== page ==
Mark Driscoll explains that women are restricted from positions of teaching and authority at his church: "Paul forbids women to teach and exercise authority as elders-pastors.... So at Mars Hill Church, only elders preach, enforce formal church discipline, and set doctrinal standards for the church." (as cited from [...])

"To be a woman is to support, to nurture, and to strengthen men in order that they would flourish and fulfill their God-given role as leaders." (Owen Strachan of the Council on Biblical Manhood and Womanhood, as cited from [...])

The New Bible Commentary, 21st Century Edition, interprets Ephesians 5 as stating that husbands are to be regarded as the "masters" of their wives, and that wives are commanded by God to "obey" them (Wenham & Carson, 1994).

To summarize, women have been depicted as less than fully human, more evil than men, inferior, less intelligent and born for a life of subjection to male authority. Their place, according to these authors, is in the home to bear and raise children for husbands that they must "obey" as their "masters."

Does Sarah Bessey really "love to go after the straw man" as Steve suggests? I don't think so.

Sadly, those with a prejudice--in this case against women--are often the last to see it. That is why they may think that others are arguing against a "straw man." The straw man isn't made of straw in this case at all. Some complementarians simply appear unable to recognize the deeply ingrained sexism of their worldview. Just because they can't see it, doesn't mean it isn't there:

[sek-siz-uh m] noun
1. attitudes or behavior based on traditional stereotypes of sexual roles.

2. discrimination or devaluation based on a person's sex, as in restricted job opportunities; especially, such discrimination directed against women.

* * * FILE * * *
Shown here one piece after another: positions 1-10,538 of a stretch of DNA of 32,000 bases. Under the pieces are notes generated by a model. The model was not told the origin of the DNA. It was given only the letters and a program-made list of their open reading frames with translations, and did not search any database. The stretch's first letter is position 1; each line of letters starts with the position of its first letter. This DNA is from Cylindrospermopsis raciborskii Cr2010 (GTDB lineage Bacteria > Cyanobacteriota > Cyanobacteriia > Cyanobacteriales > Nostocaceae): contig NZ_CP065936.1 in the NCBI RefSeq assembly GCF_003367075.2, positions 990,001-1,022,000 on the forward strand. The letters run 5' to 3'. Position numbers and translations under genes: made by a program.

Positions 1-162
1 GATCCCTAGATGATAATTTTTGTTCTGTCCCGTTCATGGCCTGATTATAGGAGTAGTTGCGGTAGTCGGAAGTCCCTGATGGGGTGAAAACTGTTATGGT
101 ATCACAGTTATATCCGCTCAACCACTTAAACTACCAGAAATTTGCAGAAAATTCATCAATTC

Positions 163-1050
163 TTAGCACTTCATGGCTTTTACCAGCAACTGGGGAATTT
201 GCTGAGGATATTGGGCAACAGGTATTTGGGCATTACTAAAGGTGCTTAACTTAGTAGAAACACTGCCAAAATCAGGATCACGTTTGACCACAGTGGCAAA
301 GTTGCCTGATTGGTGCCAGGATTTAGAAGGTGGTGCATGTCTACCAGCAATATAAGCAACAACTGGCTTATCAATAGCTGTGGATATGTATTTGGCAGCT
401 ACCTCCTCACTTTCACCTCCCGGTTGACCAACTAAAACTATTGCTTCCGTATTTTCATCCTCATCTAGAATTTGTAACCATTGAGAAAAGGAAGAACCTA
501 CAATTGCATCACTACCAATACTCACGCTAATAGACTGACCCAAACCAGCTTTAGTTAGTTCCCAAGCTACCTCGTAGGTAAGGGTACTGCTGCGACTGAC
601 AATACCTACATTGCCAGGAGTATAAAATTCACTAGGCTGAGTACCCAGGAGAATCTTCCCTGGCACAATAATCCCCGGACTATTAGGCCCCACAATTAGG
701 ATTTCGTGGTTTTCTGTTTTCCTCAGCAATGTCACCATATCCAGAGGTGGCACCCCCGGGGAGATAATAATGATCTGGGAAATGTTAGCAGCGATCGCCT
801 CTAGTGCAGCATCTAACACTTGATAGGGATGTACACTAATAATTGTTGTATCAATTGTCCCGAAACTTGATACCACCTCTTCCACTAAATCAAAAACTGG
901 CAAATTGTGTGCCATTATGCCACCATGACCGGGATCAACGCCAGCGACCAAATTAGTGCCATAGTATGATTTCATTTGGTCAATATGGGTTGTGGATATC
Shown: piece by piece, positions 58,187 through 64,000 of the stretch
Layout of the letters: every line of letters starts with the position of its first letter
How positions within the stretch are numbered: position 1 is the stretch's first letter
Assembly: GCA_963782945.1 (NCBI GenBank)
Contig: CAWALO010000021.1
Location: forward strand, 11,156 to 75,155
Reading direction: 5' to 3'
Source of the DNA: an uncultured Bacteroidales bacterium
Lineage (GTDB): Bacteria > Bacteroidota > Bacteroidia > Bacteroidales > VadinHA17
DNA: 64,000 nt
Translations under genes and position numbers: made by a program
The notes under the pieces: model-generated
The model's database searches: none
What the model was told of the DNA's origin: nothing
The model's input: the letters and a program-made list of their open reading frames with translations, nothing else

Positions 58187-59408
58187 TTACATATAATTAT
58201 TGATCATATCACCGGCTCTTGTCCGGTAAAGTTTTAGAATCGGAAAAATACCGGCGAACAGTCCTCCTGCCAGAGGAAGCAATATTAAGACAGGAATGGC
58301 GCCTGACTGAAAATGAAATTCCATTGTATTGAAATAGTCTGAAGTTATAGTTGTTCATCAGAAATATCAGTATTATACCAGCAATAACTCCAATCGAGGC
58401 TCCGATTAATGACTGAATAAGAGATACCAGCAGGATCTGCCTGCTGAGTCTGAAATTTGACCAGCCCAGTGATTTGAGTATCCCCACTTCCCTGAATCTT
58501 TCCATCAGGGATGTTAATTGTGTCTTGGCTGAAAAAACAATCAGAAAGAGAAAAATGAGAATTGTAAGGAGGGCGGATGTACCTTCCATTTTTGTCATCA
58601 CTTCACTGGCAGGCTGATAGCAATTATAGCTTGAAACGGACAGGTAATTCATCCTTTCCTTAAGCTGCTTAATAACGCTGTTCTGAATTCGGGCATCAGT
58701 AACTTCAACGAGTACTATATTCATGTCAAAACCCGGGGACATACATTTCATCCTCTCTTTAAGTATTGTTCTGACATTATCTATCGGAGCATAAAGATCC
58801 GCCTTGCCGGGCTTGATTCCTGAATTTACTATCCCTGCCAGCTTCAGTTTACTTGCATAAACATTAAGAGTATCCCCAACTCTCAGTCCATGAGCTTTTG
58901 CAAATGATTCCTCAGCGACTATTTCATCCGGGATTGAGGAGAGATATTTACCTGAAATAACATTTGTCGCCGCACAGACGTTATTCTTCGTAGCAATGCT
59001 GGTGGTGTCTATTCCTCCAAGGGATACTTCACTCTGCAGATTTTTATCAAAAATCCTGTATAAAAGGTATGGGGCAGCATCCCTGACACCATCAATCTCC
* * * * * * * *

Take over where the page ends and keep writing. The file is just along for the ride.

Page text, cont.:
"Jesus Feminist" is a refreshing contrast to the sexism that is so prevalent in church history and that lingers on in a patriarchal (i.e. complementarian) worldview today. Sarah Bessey's work is poetic and inspirational. She communicates a passionate view of the impartial love of Jesus with grace and eloquence.
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55 of 61 people found the following review helpful
on November 5, 2013
Right out of the gate, let me say that I think what Sarah is doing here is really important. By putting the word "Jesus" in lights right next to "feminist," she's forcing a certain conversation that some folks would rather not have right now (or ever). Feminism has been recast in the past few decades as anathema to Christianity in many ways. Simply suggesting that one can hold to both concepts and implying that being a "Jesus Feminist" is possible in a way that will not, in fact, result in a sort of universe-destroying cataclysm, is a radical statement in itself, it would seem.

Starting with the introduction and all the way through to her hopeful commission in the final chapter, Sarah's primary mode of interaction with the reader is one of disarming. She sets the tone early on saying,

"We have often treated our communities like a minefield, acted like theology is a war, and we are the wounded and we are the wounding."